There are two ways to increase profitability: generating more revenue or reducing expenses. Here are the first three places we look when we try to reduce and optimize business spending:

1. Advertising and Marketing Expenses

  •         This can be a black hole of spending with no guarantee of returns. Social media ads, outsourced calling centers, workshops, list building data, CRMs, etc… not to mention a sales and marketing team to manage these efforts. As a revenue producing team, this team and its resources can increase your growth curve and supercharge your revenue generation; however, without revenue growth, the combination of all these expenses can significantly increase your overhead and erode your profitability (I’ve seen the latter too many times).
  •        If your sales team isn’t producing a solid return on investment (what revenue have they generated vs. how much money have you spent/invested in that team / its resources), check out this decision tree and see where your key bottlenecks are (you may need some data to find the answers to this):


Some other thoughts and general rules of thumb:

On Advertising Agencies

  • If they charge you a % of advertising spend, be cautious. Their incentive is to
    spend more, not effectively.
  • Make sure you trust the individual that’s managing your account. Develop a good relationship. If there is a lot of turnover at the organization, that’s a red flag.
  • Can they tie their advertising / marketing work with your mission/vision/values, strategy, and value-add? If not, that’s a red flag as well.

General Thoughts

  • Practice unreasonable hospitality – you can’t achieve this just by spending more.
  • Justify your spending habits in sales / marketing. Is what you’re buying or spending on worth the impact it’s going to have?
  • Put yourself in the shoes of your customer – what’s going to make you interested in your product / service?

       2. Software and Subscriptions

  • Monthly subscriptions, 12-month contracts, and up-front payments. Eww. Most software isn’t incredibly expensive (although some are), but they add up quickly. One of the hardest things about software is that their low price point makes them easy to forget. While you (as the owner) may not use each software, we have found it very helpful to audit software expenses to verify which are critical, which are nice to have, and which are unnecessary.
  • In order to adequately monitor your software expenses, it often makes sense to identify renewal dates, cancellation terms, and importance to your organization in a spreadsheet or notes document. If things get tight (or if you want to expand margins/cut costs), you can either cancel your subscription, ask for additional discounts, or ask for extended terms.  

       3. Overtime

  • 1.5x.
  • Overtime stacks up quickly.
  • Plus, with new non-exempt employee rules, more of your employees will become eligible to receive overtime. Even though an hour or two of overtime may not seem like an obscene amount, it can become a massive burden on your business. Here’s an example:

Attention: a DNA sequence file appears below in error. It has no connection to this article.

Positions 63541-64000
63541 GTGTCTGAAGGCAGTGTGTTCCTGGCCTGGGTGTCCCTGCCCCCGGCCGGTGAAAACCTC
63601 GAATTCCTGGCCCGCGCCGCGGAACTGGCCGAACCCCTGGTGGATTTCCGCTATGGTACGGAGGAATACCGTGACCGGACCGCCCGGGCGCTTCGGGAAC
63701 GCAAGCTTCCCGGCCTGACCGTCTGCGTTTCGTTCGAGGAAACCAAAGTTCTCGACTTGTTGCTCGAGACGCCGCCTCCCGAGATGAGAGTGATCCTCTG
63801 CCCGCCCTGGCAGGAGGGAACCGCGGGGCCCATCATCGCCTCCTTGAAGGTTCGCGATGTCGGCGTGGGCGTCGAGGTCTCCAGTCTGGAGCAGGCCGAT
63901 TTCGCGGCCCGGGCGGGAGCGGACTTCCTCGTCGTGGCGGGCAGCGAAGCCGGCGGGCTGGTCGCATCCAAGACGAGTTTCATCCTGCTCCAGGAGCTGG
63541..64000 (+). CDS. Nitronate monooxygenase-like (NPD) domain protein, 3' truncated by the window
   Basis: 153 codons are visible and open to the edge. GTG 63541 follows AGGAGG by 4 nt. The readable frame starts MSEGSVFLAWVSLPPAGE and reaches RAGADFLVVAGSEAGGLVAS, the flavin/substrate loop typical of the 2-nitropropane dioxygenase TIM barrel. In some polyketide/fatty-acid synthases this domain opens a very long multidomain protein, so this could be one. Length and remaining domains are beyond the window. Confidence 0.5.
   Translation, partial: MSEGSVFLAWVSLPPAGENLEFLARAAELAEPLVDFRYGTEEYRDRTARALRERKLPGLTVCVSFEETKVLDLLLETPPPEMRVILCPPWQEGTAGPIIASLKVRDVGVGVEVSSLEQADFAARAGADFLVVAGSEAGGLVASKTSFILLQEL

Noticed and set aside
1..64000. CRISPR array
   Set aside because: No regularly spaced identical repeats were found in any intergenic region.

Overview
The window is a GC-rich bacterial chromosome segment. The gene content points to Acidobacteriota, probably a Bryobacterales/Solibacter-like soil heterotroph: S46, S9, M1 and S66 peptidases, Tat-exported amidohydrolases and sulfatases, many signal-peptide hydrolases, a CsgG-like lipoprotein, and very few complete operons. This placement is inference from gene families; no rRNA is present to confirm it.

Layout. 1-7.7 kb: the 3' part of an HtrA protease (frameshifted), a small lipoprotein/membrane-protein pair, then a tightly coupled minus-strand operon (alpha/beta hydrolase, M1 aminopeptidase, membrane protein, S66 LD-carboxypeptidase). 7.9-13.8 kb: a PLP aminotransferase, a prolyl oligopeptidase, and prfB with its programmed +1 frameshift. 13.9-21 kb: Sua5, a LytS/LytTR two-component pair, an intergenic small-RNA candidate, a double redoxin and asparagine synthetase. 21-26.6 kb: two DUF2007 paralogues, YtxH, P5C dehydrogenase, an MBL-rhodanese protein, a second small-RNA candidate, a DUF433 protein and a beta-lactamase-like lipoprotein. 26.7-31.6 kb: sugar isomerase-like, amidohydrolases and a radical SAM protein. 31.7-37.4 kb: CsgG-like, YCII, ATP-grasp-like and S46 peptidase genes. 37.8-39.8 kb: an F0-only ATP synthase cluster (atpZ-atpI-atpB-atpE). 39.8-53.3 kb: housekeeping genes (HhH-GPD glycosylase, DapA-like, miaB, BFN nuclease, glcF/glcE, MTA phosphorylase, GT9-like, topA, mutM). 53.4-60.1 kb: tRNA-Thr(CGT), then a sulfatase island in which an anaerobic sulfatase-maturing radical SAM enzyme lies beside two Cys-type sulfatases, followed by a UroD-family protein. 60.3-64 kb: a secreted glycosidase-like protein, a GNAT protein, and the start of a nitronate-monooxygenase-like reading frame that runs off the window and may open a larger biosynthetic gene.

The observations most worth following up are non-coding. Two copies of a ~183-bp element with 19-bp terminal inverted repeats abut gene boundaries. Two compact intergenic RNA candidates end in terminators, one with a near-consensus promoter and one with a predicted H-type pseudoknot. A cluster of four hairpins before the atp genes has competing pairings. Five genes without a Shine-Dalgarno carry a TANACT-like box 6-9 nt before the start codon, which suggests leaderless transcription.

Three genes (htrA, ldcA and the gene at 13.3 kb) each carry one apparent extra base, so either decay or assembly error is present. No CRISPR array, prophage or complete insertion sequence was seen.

• A manufacturing company has 50 employees, 25 of which are exempt from overtime.  Let’s assume everyone makes $40K per year, with 15 working 1 hour of overtime per day (beginning in 2025, everyone making less than $43,888 / year is eligible for overtime). With an hourly rate of $19.23 / hour and overtime being paid at 1.5x, that manufacturing company’s overtime would be $2,163.38 / week ($112.5K / year). Relative to the whole company’s payroll, overtime would increase payroll by 5.3% If that manufacturing company is operating at slim profit margins, an increase in payroll like this would erode the remaining profitability they do have. Not good.
  • We find that most overtime costs come from operations departments dealing with fluctuating demand for products / services. Balancing a timely / quality delivery of products / services and minimizing overtime is asking a lot of an operations team. Here are some potential solutions to help reduce overtime while still having exceptional results:
    • Hire hourly contractors to support during high-demand times.
    • Have a well-maintained software that maximizes personnel utilization.
    • Document when demand is highest and consider changing shift schedules or hiring temporary work to support during that time.

      • Is it a time of day?
      • Day of the week?
      • Time of year?
    •  Tracking overtime on a weekly, bi-weekly, or monthly basis will help you find areas of potential improvement.
    • Create a correlation between less overtime and more compensation for employees.
      • If you have a profit-sharing, stock ownership plan, or bonus pool, make sure employees understand that less overtime = more profit = higher bonuses.



Cutting expenses, especially when it comes to people, is hard. Our goal is to help you brainstorm some ways you can reduce / eliminate expenses.

However, generating more revenue will typically fix a lot of your problems.